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The coefficients from this regression reflect the dollar amounts that each additional student with that characteristic brings to the school, similar to the example above where a kindergarten student brings $1,000 and a sixth grade student brings $1,080. From the regression, we can calculate the same two components of the allocation and compare them with the amounts specified in the formula: the per capita amount and the student need weight. The coefficient on K-5 students (β1) can be interpreted as the effective funding per capita in each year—the per-capita amount that is a reflection of the FSF allocation that a school is given. This amount can be compared with the percapita amounts used in the FSF formula each year. Let’s say β1 in one year is $950. We can compare that to the formula per-capita amount—$1,000 in the example above— and determine that as the formula was implemented, the per-capita amount was $50 less than what it should have been. This gives us a sense of how far DOE is from implementing the formula; in this hypothetical example, the effective funding per capita is 5 percent below the target amount in the formula. IBO also considered the student weight that was implied from the regression. IBO converted the dollar amounts from the regression to weights relative to the funding for a K-5 student, just as the DOE does to calculate the FSF formula student need weights. For example, let us say that the regression results in a particular year indicate that the coefficient on K-5 students (β1) is $950 and the coefficient on 6-8 students (β2) is $975. By definition, the implied weight for K-5 students would be 1.0. The implied weight for 6-8 students would be 1.03, or $975 divided by $950. In this way, IBO calculated the implied weight for each category of student with particular educational needs in the FSF formula by rescaling the dollar amounts from the regression relative to the funding that a K-5 student brings. That is, each β in the regression is divided by β1. The implied weight for every weight category other than that for K-5 students is allowed to vary each year. By doing this, we can compare the implied weights from the regression (a measure of how students are actually funded) with those used in the FSF formula (a measure of how students should be funded). In our example, the implied weight of 1.03 for 6-8 students is less than the formula weight of 1.08. In other words, the amount of money that follows students in grades 6-8 is below the amount that DOE deems necessary to educate those students. In order to highlight those implied weights that are significantly different from the FSF formula weights, we

take into account the degree of uncertainty associated with the regression’s parameter estimates by focusing on those weights that are at least two standard deviations away from the FSF formula weight (or statistically different than the formula weight 95 percent of the time). IBO converted the 95 percent confidence interval for each of the parameters in the same way as for the parameter estimates—by dividing by the funding that a K-5 student brings (β1). Where the FSF formula weight is more than two standard deviations above the parameter estimate, those students are considered funded below the formula weight. Where the FSF formula weight is more than two standard deviations below the parameter estimate, those students would be considered funded above the formula weight. For the complete regression results, see the table here. This report prepared by Sarita Subramanian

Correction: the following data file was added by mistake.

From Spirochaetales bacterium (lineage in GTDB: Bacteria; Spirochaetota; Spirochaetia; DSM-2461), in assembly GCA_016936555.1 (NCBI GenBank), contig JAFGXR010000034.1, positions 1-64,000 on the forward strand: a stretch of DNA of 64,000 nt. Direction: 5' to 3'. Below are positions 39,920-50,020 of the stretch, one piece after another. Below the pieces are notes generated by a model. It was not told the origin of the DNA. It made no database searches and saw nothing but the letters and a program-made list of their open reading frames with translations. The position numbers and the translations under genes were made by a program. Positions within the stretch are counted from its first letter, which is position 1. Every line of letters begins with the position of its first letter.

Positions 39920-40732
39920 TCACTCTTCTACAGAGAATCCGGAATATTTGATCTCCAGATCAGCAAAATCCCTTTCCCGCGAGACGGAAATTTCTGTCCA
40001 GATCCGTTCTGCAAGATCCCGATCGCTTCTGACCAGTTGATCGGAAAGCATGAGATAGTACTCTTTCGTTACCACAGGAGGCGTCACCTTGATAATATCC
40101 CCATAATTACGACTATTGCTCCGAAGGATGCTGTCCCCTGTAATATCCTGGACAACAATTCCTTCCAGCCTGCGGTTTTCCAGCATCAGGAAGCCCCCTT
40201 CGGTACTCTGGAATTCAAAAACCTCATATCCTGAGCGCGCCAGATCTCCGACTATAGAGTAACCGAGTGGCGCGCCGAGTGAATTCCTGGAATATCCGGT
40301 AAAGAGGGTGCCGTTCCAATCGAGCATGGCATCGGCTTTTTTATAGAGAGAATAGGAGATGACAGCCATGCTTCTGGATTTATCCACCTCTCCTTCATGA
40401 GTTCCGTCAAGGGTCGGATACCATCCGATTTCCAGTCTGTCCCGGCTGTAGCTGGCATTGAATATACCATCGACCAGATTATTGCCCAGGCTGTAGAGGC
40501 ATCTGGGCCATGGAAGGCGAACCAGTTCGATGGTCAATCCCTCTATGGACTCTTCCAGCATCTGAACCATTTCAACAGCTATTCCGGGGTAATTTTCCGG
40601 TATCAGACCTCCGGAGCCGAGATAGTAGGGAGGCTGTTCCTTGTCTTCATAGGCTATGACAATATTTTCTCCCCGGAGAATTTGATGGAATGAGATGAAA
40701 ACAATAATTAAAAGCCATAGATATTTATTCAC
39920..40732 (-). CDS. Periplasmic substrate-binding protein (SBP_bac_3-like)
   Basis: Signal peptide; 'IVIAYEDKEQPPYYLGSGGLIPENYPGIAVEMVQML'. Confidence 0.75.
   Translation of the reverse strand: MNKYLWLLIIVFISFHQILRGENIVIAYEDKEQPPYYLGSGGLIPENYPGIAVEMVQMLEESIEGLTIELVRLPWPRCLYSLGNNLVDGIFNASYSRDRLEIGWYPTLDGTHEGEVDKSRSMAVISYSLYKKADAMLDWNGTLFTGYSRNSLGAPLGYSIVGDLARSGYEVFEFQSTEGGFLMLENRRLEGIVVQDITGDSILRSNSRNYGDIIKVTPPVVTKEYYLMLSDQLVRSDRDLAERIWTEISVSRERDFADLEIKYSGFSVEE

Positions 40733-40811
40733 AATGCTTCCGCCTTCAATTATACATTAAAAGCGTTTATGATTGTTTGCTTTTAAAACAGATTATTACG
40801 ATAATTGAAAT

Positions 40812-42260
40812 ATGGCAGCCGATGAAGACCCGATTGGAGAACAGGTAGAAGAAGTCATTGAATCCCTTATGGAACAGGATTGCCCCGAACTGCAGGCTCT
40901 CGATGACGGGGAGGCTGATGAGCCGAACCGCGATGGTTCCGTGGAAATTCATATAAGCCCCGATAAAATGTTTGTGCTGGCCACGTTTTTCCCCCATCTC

Endnotes

IBO, “New Funding Formula Seeks to Alter School Funding Disparities” http://www.ibo.nyc.ny.us/iboreports/FairStudentFunding2.pdf, and IBO, “Contributing Factors: Disparities in 2005 Classroom Spending” http://www. ibo.nyc.ny.us/iboreports/FairStudentFunding1.pdf. 2 http://schools.nyc.gov/AboutUs/funding/overview/default.htm, accessed November 30, 2011. 3 Funds allocated through FSF declined more steeply than total funding, which was bolstered by increases in categorical aid through the American Reconstruction and Recovery Act (ARRA), Children First, and other programs. 4 There are, however, many students with special education needs in traditional schools, and unrestricted tax levy funding for those students are included in the schools’ FSF allocations. Schools outside District 75 also receive categorical (restricted) funds to provide certain mandated services to students with disabilities. 5 Since midyear adjusted total budget data for each school are not readily available on the DOE website, preliminary allocation and total budget data were used for these calculations. Among all schools, FSF accounted for as little as 28 percent of one school’s budget, but for as much as 92 percent of another school’s budget. So there is quite a bit of variation in the share of a school’s budget that FSF covers. 6 Details were obtained from the Fair Student Funding and School Budget Resource Guides from 2008-2009 and 2011-2012, as well as the 2011-2012 FSF School Overview. 7 A Wilcoxon rank-sum test was used to determine that hold harmless schools fell lower on the distributions for both the percentage change in total FSF allocation per weighted pupil and the percentage point change in the percent of FSF funded from 2007-2008 to 2011-2012 than did incremental schools. 8 In the reweighting of some formula weights this year, the DOE acknowledged that those weights did not accurately reflect the true cost of educating a student with that specific educational need. However, because those weights were used historically, there is no way to determine when the weight became inaccurate, or whether the weight was ever accurate. Therefore, we are left to assume that the formula weights from 2007-2008 through 2010-2011 are the appropriate benchmarks for those years. We adjust the weight benchmarks in 2011-2012 to reflect DOE’s changes. 9 The regression estimate is a measure of the average effect of a one-student increase in each category of student need on school allocations. By looking at a broader range that includes two standard deviations below and above the estimate, IBO takes into account the fact that, relative to the average, the effect for some schools is smaller and the effect for other schools is larger. The two standard deviation range is typical for analyses that use a confidence level of 95 percent. That is, one can be confident that the effect on schools will fall within the interval 95 percent of the time—leaving the chance that the estimate falls outside of that range to just 5 percent of the time. In all cases where statistical significance was evaluated, the 95 percent confidence level was used. 10 In collaborative team teaching classrooms, about 60 percent of the students are general education students and about 40 percent of the students are special education students. There are two teachers in each classroom that instruct students with and without disabilities. One is a general education teacher and the other is a special education teacher. This method of instruction is sometimes also called Integrated Co-Teaching. 11 Self-contained classes are those where special education students are taught only with other special education students with similar educational needs, based on disability and grade level.